Guests were lined up along the entire gorilla-viewing area this morning at the San Diego Zoo Safari Park to watch the troop’s reaction to the gifts and decorations for Joanne’s first birthday.
The birthday girl rode out on her mother’s back and stayed there while her mother, Imani, swiped up an ice cupcake–made with pureed yams–and hopped down when mom stopped to lick a mirrored toy smeared with peanut butter. The rest of the troop scattered throughout the exhibit to try to find their favorite snacks.
There were two cakes–a large one for the troop—and a smaller, Joanne-sized cake, both colored orange using oranges, orange juice and pureed yams and sweet potatoes. A Safari Park volunteer even made a cardboard doll house for Joanne with the house number “1” on the front.
Animal care staff had drawn “Happy Birthday Joanne” with chalk on the rock walls at the back of the gorilla habitat and filled the grassy yard with gift boxes filled with treats including sunflower seeds, peanuts, fruit slices and vegetables, encouraging the gorillas to forage for their food, which is a natural behavior for this species.
While the entire troop helped to open the boxes placed around the exhibit, Joanne was happy to dig out the fruit and vegetables that were frozen into her cake. She ventured away from Mom and foraged on her own, and could be seen eating flowers from plant trimmings given to the gorillas by Park horticulture staff.
“This is an extra-special first birthday because Joanne did have a very difficult start coming into the world,” said Peggy Sexton, animal care manager at the San Diego Zoo Safari Park. “She had to be born via C-section, and had some medical problems. But those were all resolved in about 10 days and she was re-introduced to the troop and now she’s just as normal as can be.”
Joanne was born on March 12, 2014, at the Paul Harter Veterinary Hospital via a rare emergency C-section, which was needed due to complications during first-time mother Imani’s labor. After spending 11 days in the hospital, Joanne was strong and healthy enough to travel to the gorilla house to be reunited with her mother and meet the rest of the gorilla troop.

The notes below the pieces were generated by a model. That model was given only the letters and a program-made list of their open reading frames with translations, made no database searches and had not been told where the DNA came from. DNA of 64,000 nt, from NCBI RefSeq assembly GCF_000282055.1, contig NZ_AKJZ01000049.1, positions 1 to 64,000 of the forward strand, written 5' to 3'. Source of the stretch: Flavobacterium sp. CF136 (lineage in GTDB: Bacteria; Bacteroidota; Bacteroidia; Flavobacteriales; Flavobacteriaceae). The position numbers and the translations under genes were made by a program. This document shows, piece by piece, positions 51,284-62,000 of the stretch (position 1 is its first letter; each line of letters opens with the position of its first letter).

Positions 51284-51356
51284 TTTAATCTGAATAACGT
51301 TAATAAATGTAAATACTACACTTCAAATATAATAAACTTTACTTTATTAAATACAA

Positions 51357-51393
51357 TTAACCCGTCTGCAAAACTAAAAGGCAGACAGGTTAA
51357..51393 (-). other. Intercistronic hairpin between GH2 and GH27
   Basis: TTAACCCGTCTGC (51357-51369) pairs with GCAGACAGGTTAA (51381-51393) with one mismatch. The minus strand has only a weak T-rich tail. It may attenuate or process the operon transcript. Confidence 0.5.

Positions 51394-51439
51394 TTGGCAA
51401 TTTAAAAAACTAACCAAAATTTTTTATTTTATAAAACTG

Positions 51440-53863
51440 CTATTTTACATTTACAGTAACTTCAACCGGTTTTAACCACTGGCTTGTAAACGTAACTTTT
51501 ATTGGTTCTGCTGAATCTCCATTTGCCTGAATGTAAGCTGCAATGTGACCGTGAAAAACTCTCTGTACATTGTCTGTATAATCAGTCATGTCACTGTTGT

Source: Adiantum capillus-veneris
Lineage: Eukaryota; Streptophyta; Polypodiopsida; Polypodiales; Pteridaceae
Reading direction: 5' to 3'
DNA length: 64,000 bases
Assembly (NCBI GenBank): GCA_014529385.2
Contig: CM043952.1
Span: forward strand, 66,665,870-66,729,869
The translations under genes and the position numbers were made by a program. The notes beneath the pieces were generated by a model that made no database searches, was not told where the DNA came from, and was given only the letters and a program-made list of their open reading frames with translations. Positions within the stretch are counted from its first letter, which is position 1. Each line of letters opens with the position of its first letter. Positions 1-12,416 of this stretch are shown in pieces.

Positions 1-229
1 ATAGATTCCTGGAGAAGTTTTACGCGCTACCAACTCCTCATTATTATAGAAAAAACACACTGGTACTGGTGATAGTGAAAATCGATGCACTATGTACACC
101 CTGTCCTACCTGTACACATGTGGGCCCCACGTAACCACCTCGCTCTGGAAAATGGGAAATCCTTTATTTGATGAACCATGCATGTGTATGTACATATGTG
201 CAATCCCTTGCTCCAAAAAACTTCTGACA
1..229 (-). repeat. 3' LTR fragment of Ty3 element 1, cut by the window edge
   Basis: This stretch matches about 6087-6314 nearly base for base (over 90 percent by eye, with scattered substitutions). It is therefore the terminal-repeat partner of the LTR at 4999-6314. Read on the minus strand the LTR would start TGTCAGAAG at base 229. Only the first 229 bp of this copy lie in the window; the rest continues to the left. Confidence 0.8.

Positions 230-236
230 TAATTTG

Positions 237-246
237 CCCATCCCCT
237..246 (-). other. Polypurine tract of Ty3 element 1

Now a year old, Joanne is very active and can be seen running around the grassy habitat in Gorilla Forest and playing with other members of the troop including youngsters, 3-year-old Monroe and 6-year-old Frank. Keepers say that the young males are eager to interact with Joanne and even though Imani is very protective of her baby, she sometimes lets Frank briefly hold her. Younger male, Monroe, often will play a more mischievous role, poking and peering at Joanne before quickly running away.
While her primary source of nutrition is still from nursing, the growing gorilla is curious of any food items that her mother is eating and will watch as Imani forages, mimicking those behaviors by picking up fruits and veggies on her own.
Joanne was named in honor of Joanne Warren, the first chairwoman of the Foundation of San Diego Zoo Global.
Bringing species back from the brink of extinction is the goal of San Diego Zoo Global. As a leader in conservation, the work of San Diego Zoo Global includes onsite wildlife conservation efforts (representing both plants and animals) at the San Diego Zoo, the San Diego Zoo Safari Park, and San Diego Zoo Institute for Conservation Research, as well as international field programs on six continents. The work of these entities is inspiring children through the San Diego Zoo Kids network, reaching out through the Internet and in children’s hospitals nationwide. The work of San Diego Zoo Global is made possible by the San Diego Zoo Global Wildlife Conservancy and is supported in part by the Foundation of San Diego Zoo Global.
Photo taken on March 12, 2015 by Tammy Spratt, San Diego Zoo Safari Park.